Courtesy and Thanks: Guardian.co.uk
Friday August 15 2008
The murky abyss of Pakistani politics has been especially murky over recent months, and true to form it just keeps getting murkier. The one thing that is absolute when dealing with the dregs that run my country is this: nothing is ever as it seems. Nowhere is that more true than in the current scenario involving President Musharraf’s likely impeachment by the ruling coalition.
“It has become imperative to move for impeachment,” barked Benazir Bhutto’s widower, Asif Zardari, at a press conference in Islamabad last week. Sitting beside the new head of the Pakistan People’s party was Nawaz Sharif, twice formerly prime minister of Pakistan. Zardari snarled every time Musharraf’s name came up, seething with political rage and righteousness, while Sharif did his best to keep up with the pace of things. He nodded sombrely and harrumphed every once in a while. The two men are acting for democracy, you see. And impeaching dictators is a good thing for democracies, you know.
But Nawaz Sharif and Asif Zardari are unelected. They’re not just unrepresentative in that they don’t hold seats in the parliament – they have absolutely no mandate in Pakistan. They head the two largest, and most corrupt, parties in the state but hold no public office. Pots and kettles.
The rest of the coterie that wields power behind this administration, the attorney general and the interior minister for instance, also happen to be unelected. They serve, and I use the term ever so lightly, by appointment only. Some 170 million Pakistanis have lived under military rule of law for nine years. Musharraf stepping down from his army post has not changed that. Neither did the recent selections. Sorry, I meant elections, obviously.
The current administration – a party coalition comprising two formerly mortal enemies, the PPP and the PML – has enjoyed five months in office. And what has this thriving democratic union accomplished? It passed the National Reconciliation Ordinance, an odious piece of legislation that wipes out 15 years’ worth of corruption cases against politicians, suspiciously covering 11 years of PPP and PML rule. Bankers and bureaucrats were also given the all-clear. Worse still, the ordinance contains a clause that makes it virtually impossible for future charges to be filed against sitting parliamentarians.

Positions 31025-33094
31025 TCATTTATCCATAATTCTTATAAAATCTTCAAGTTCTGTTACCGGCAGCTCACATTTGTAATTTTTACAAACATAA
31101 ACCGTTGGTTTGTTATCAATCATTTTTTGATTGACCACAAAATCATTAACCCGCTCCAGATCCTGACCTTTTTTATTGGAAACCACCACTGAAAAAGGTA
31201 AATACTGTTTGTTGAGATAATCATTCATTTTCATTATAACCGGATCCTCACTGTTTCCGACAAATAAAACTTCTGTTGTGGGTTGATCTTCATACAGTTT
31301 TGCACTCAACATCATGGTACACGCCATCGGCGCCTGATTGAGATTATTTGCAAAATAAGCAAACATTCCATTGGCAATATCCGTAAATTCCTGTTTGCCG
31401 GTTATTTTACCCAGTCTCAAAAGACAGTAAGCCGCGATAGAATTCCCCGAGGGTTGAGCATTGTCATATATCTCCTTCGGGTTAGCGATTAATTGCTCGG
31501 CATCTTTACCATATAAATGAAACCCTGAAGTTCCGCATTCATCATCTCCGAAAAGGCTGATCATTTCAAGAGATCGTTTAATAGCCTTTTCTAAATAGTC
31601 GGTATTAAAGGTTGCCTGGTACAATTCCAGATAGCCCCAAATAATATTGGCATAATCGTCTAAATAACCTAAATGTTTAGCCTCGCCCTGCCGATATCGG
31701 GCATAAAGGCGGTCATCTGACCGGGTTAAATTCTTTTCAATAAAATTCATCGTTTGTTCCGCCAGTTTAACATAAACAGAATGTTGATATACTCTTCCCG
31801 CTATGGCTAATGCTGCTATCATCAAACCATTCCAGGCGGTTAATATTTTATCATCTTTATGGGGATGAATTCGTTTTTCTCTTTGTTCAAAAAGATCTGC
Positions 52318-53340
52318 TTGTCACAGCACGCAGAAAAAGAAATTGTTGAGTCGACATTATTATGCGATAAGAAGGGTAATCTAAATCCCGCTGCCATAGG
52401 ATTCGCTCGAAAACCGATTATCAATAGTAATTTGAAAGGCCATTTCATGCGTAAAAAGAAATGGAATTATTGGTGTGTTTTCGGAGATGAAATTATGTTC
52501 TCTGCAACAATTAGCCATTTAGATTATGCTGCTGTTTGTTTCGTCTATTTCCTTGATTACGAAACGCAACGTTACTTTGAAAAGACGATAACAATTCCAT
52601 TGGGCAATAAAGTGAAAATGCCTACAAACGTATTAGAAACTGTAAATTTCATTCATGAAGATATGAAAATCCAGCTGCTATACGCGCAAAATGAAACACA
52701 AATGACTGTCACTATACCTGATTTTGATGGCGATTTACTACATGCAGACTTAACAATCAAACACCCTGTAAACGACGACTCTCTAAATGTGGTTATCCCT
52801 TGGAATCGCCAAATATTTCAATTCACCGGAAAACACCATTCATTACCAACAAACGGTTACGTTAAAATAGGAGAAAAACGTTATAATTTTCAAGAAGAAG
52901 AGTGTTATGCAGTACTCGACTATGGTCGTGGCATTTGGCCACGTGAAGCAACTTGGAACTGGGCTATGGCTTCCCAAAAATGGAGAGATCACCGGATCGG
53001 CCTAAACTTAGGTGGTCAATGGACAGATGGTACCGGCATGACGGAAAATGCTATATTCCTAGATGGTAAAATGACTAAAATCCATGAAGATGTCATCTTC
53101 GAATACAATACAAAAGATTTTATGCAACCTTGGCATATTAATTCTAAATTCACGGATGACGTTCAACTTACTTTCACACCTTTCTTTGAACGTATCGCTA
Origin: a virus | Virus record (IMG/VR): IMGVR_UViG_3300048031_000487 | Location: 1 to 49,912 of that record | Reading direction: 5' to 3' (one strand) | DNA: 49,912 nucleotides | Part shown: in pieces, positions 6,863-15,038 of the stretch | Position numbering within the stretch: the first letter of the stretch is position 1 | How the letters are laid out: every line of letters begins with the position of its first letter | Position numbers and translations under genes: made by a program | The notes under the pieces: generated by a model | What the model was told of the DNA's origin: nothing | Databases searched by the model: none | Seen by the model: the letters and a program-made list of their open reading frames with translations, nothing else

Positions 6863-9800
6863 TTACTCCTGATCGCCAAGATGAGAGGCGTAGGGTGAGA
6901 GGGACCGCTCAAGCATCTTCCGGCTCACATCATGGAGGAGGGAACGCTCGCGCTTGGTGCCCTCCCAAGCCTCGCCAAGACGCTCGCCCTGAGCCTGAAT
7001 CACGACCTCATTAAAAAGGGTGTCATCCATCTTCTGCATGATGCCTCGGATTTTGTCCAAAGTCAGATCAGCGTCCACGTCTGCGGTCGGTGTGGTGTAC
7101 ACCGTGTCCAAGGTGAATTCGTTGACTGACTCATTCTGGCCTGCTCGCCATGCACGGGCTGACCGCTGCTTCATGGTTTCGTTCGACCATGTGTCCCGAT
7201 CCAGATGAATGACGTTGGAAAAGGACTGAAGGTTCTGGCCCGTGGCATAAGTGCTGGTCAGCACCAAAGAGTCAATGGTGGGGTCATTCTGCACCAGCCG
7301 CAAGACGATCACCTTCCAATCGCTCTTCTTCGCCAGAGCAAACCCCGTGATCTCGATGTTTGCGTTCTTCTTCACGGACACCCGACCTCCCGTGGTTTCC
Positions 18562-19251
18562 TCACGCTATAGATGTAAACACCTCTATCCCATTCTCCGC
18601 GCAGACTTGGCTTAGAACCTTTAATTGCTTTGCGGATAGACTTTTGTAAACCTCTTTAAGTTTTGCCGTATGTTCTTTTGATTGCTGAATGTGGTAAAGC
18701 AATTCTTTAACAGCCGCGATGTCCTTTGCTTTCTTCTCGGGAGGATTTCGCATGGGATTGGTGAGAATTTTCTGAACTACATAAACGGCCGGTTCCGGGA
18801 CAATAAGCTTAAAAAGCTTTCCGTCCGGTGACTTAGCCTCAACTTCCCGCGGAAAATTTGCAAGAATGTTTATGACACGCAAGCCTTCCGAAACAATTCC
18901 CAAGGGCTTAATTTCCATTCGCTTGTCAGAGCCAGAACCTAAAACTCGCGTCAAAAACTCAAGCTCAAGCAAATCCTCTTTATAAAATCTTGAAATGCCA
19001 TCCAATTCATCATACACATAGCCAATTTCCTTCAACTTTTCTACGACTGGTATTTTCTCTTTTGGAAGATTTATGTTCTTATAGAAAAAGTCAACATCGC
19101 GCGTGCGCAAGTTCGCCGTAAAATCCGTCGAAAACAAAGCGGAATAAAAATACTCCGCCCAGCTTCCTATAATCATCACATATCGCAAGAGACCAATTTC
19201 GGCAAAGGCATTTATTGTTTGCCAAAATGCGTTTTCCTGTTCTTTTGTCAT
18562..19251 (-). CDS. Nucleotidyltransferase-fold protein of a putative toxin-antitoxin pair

But they must have done more than that, surely? Well, all that really changed is that food inflation has accelerated, oil subsidies have been cut, gas prices have doubled, and those pesky militants in the Swat district the tribal regions have turned up the fighting. Several days before the decision to impeach Musharraf hurtled through the airwaves, a small story came in from the tribal areas: the militants are close, the story said, they’ve vowed to target the government, even to the point of attacking state schools. This is a civil war, the story said.
So what does the government do when its country appears to be tearing apart at the seams? Go on the attack. Impeach the tyrant. “The period of oppression is over for ever,” declared the prime minister, Yousuf Raza Gilani, at an event marking 61 years of Pakistani independence yesterday. “Dictatorship has become a story of the past.” Deny everything. Nothing is wrong, democracy is good and we hate dictators. Well done.
Pakistan is a sovereign country. We are a proud, resourceful, independent nation. We have options. Zardari is not an option. Sharif is not an option. The army is not our one and only option. The mullahs have not become an option yet. There are close to 200 million of us: I’m sure we can think of something better.
· Fatima Bhutto is a poet and a columnist for the News in Pakistan